Apple’s Tim Cook declares the end of the PC and hints at new medical product

Exclusive interview: The Apple boss has two missions – taking on the office PC with his new devices and keeping his customers safe from cyber criminals

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I think if you’re looking at a PC, why would you buy a PC anymore? No really, why would you buy one?”, asks Tim Cook, Apple’s chief executive, who has just flown into Britain for the launch of the iPad Pro. Cook, whose spotless tailored suit and red poppy belies the fact that he spent the night in a plane, is clearly in ebullient mood. Wall Street and the City are obsessed with the iPhone, the company’s dominant product, but Apple appears quietly confident that its new tablet and TV device are going to help power the company’s continuing growth.  “Yes, the iPad Pro is a replacement for a notebook or a desktop for many, many people. They will start using it and conclude they no longer need to use anything else, other than their phones,” Cook argues in his distinctly Southern accent (he was born in Alabama). He highlights two other markets for his 12.9 inch devices, which go on sale online on Wednesday. The first are creatives: “if you sketch then it’s don’t want to use a pad anymore,” Cook says.  The second is music and movie consumers: the sound system and speakers are so powerful that the iPad appears to pulsate in one’s hands when one plays a video.  Some consumers use the iPad mini to read in bed, he says, finding it more relaxing than using a phone and the busyness that goes with it. That won’t change, he believes. “But I think it clearly created some cannibalisation – which we knew would occur – but we don’t really spend any time worrying about that, because as long as we cannibalise [ourselves], it’s fine,” Cook laughs.   The other real excitement – apart from the iPad – lies with the new Apple TV, which has just been launched. You can talk to it, and search for your favourite programme. Early sales are exceptional, he intimates: “We got out of the shoot extremely strong; very strong in the first few days.” A key gauge of the success for such products is the number of apps being developed; Cook says that “it’s much larger than we would have predicted.” He also says that the apps being developed envisage a much wider variety of activities being conducted via the TV, which is another good sign as to the device’s future success and “will really change the living room entirely”. The apps already on offer include games, of course, but also property, home rentals, yoga and health.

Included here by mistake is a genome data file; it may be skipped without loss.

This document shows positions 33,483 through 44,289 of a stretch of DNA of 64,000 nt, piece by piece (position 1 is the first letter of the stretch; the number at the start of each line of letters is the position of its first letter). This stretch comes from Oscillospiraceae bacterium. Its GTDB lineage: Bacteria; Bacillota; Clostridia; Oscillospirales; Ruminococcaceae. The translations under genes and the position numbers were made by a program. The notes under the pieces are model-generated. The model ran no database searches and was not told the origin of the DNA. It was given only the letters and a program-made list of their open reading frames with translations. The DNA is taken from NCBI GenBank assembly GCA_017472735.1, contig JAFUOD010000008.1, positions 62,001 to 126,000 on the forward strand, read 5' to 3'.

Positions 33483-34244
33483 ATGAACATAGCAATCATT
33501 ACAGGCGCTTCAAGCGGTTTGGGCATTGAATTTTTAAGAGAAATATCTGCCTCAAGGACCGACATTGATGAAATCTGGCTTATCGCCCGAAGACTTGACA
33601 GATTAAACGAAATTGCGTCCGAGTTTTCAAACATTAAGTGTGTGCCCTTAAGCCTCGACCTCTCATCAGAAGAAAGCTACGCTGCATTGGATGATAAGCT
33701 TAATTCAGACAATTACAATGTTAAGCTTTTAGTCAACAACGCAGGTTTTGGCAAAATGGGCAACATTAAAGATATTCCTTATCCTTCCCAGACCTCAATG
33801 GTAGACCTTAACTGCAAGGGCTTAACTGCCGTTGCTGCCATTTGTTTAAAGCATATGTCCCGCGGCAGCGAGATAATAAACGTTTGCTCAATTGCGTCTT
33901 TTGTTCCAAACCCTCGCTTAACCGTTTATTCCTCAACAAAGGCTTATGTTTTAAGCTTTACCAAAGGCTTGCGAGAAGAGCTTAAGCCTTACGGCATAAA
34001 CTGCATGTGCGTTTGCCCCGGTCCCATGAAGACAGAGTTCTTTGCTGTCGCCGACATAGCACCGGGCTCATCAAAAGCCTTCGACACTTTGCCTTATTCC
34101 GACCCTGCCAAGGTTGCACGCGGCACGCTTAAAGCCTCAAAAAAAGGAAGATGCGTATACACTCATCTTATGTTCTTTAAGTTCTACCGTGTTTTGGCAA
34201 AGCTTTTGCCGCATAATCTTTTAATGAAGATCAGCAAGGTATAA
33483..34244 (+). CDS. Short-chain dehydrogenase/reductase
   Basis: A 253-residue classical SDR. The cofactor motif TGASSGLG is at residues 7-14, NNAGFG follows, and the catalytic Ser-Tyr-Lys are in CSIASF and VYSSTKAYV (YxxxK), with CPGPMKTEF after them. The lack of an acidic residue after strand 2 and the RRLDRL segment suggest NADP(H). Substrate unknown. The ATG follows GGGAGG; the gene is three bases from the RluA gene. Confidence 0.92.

See on Scoop.itInternet of Things – Company and Research Focus


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